The week started weirdly and then it just got weirder as it went on. But that’s what happens when you’re a performance poet, apparently.
You know that crazy hazy place you inhabit just before you wake, when dreams and reality kind of combine until you don’t really know what’s going on? I dreamed that I was at a poetry night watching Simon Williams, and he was reciting a poem called ‘There’s A Penguin In My House’. It all seemed so vivid and real and I had his voice right thee in my head. And when I woke, I could still remember the words! So the first thing I did was to write them down.
Nothing like a parrot though I’m told
Nothing like a parrot though I’m told
Though it’s got a dainty beak
every now and then a squeak
There’s s penguin there’s a penguin there’s s penguin in my house.
The next weird thing to happen was that Chris Brooks phoned me at work to say that he wasn’t feeling too good, and could I take his performance poetry workshop that night in Torquay? I said yes, and then only afterwards thought how I could possibly get away with leading a workshop and professing to know something about a subject through which I have bumbled in the most part.
But the group was excellent and enthusiastic, and the next thing I knew was that I ha dispensed with the lesson plan that Chris had sent me. Indeed, we all probably had too much fun. Apparently there was a lot of giggling.
Tuesday morning I went to the library quiet room and had a good writing session, coming up with two great new poems which I shall no doubt perform somewhere, some time.
Wednesday passed without incident.
On Thursday, I was asked to do an unannounced three minute set at Chris Brooks’ comedy night, Jocular Spectacular. On these nights, I usually do the door for him, so to throw people off the scent I wore a t-shirt and shorts for my door duties before changing into my performance clothes once the show had started. Chris informed the audience that I was only there so that the comedy night could apply for an arts council grant by proving that it had other art forms. The audience was amazing, really receptive and warm, the two poems I performed, ‘Titanic’ and ‘Baton Twirling Eel’, going down very well indeed. The headliner was Mitch Benn. I’d heard of him. I sat in the green room with him after my set. He didn’t say anything.
I left the venue to find my train home was delayed. And then when I finally got home at midnight, I discovered that I was locked out! I had to go to the shop where I work and borrow blankets and pillows, and then go to the flat I’m currently moving in to and sleep on the floor all night.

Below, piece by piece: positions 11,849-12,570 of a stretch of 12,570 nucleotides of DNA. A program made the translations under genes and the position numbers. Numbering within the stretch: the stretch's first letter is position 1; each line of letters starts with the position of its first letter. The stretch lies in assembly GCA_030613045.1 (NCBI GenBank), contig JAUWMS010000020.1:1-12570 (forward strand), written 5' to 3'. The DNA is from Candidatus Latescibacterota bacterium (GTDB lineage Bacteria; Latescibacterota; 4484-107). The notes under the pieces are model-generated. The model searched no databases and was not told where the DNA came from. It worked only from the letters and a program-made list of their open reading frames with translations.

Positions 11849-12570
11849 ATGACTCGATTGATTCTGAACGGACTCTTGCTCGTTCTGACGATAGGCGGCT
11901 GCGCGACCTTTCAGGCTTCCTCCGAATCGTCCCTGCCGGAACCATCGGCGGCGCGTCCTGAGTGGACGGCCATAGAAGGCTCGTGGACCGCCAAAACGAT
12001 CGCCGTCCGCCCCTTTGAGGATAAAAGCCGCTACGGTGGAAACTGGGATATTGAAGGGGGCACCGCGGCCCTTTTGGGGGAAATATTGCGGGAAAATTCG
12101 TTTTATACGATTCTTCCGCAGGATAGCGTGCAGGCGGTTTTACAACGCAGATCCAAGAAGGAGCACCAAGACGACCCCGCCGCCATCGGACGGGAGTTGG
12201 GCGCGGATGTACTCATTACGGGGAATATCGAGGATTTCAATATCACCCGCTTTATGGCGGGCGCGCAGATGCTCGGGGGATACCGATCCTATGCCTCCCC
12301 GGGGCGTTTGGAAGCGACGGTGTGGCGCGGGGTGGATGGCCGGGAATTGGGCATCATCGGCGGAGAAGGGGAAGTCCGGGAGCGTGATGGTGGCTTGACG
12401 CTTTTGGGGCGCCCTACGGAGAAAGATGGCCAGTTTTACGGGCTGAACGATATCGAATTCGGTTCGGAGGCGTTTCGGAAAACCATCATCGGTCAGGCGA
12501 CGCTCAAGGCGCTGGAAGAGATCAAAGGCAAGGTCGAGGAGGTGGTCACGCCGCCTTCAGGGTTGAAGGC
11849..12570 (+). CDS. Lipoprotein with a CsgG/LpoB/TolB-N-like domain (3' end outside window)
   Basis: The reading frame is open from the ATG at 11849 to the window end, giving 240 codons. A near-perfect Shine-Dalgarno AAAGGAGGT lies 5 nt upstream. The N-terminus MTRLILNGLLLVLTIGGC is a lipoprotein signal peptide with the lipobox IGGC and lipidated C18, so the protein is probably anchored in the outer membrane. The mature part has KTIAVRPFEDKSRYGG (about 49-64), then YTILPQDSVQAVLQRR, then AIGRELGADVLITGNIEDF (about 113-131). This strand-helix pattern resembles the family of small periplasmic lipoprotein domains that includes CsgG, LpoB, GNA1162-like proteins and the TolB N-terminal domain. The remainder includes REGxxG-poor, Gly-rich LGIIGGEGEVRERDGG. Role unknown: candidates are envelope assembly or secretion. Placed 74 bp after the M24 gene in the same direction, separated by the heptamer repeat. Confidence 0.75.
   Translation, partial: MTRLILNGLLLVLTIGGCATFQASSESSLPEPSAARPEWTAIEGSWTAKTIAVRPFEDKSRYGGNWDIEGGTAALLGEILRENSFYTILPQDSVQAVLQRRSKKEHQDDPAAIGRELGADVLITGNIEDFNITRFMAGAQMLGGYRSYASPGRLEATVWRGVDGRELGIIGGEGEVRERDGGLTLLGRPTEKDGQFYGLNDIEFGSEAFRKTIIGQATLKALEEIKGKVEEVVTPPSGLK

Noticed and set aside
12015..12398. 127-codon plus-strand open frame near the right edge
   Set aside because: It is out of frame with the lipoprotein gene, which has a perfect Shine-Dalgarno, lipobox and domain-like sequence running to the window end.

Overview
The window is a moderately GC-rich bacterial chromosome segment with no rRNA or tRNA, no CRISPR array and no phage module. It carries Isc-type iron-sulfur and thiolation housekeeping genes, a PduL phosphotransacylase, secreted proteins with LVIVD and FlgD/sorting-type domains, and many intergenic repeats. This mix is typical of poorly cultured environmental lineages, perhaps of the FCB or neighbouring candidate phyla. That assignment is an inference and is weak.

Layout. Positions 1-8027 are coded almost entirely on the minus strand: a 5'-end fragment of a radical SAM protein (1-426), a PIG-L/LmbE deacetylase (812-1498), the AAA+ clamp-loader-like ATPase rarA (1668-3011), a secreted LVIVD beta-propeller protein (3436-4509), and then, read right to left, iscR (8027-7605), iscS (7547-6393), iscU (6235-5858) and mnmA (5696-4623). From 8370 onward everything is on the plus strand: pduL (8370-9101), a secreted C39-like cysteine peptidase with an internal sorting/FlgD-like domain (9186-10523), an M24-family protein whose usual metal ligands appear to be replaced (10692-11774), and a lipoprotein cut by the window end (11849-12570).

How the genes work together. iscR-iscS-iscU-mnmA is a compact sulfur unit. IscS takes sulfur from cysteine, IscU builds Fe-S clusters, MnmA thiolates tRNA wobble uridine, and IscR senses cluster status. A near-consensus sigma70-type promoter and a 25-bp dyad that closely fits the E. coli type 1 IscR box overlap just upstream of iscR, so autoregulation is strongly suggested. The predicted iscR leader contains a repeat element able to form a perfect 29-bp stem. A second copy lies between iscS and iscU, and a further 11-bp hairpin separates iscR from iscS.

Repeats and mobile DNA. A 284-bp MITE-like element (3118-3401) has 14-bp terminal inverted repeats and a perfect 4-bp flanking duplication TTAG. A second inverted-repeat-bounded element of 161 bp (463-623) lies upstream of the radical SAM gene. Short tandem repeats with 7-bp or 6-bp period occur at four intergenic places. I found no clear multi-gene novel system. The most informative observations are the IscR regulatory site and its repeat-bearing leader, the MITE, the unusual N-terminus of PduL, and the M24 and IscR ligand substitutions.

I say slept. I didn’t get much sleeping done. Hey fever, for a start. Secondly, it was damn uncomfortable. Thirdly, I’ve slept with earplugs ever since I was a teenager and I didn’t have any for the first time in years. All of a sudden I had superhearing. I could hear cars three roads away. Birds. Trees. It was very disconcerting.
Saturday, and rehearsals in Barnstaple for Spectacular Vernacular. Yes, it’s confusing being in two shows, one called Spectacular Vernacular, the other called Jocular Spectacular. In searing heat,I took the train to Exeter and shared the journey, by chance, with actor and comedian, star of stage and TV, James Cotter. We chatted about theatrical matters and it felt kind of good to hear about his career. At Exeter, he got off and Daniel Haynes got on, and so did fifteen drunk England fans, who spent the rest of the journey singing such classics as Minnie the Moocher and American Pie.
Rehearsals went well enough. A tin of tuna kept falling out of my flasher’s overcoat. That was the only setback.
Tim King offered a lift home to Paignton, and Saskia came along because she was going clubbing in Torquay. Tim’s sat nav diverted us into the sticks and, as the sun went down on a very hot Devon evening, we kind of drifted off the face of the earth. We passed a cheese factory. Then the road was closed for unspecified reasons, so we had to go back past the cheese factory. It was a very camp little factory. It had big chimney stacks. I wondered why a cheese factory should need chimney stacks, but there you go. By the time we got to Torbay three hours later, the streets were crowded with revelry makers, what with their being Football On and a UB40 concert on the sea front.
Arrived home knackered, and felt somewhat for Tim, who now had to drive all the way back to Exeter.
So it’s been a very busy week, and next week promises to be just as busy with nine shows over four days in Exeter, and a gig on Wednesday night too. But that’s the life of a performance poet, apparently.
Anyway, here’s one of my new poems.
My parents didn’t know their neighbour’s names.
One day their neighbours walked past and said hello
And their dog got it’s head stuck in the
Slats of the gate.
My parents forever then referred to them as
Dog’s Head Stuck In Gate Man And Woman.
Oh look, they’d say,
There goes Dog’s Head Stuck In Gate Man And Woman
As the two of them walked past
Exercising their dog.
I thought how strange life is
And the certain barriers which we create
Such as names and other niceties
That this amiable couple should
Forever be defined, after a lifetime,
As Dog’s Head Stuck In Gate Man And Woman
Forever imbuing that one lame incident
With all kinds of semantics.
One day I visited
And Dog’s Head Stuck In Gate Man And Woman past
Without their dog.
‘Where’s Dog’s Head Stuck In Gate Man And Woman’s dog?’
And dad said, ‘it died, unfortunately’.
And I said ‘so what do you call them now?’
And mum said, ‘Philip and Beryl’.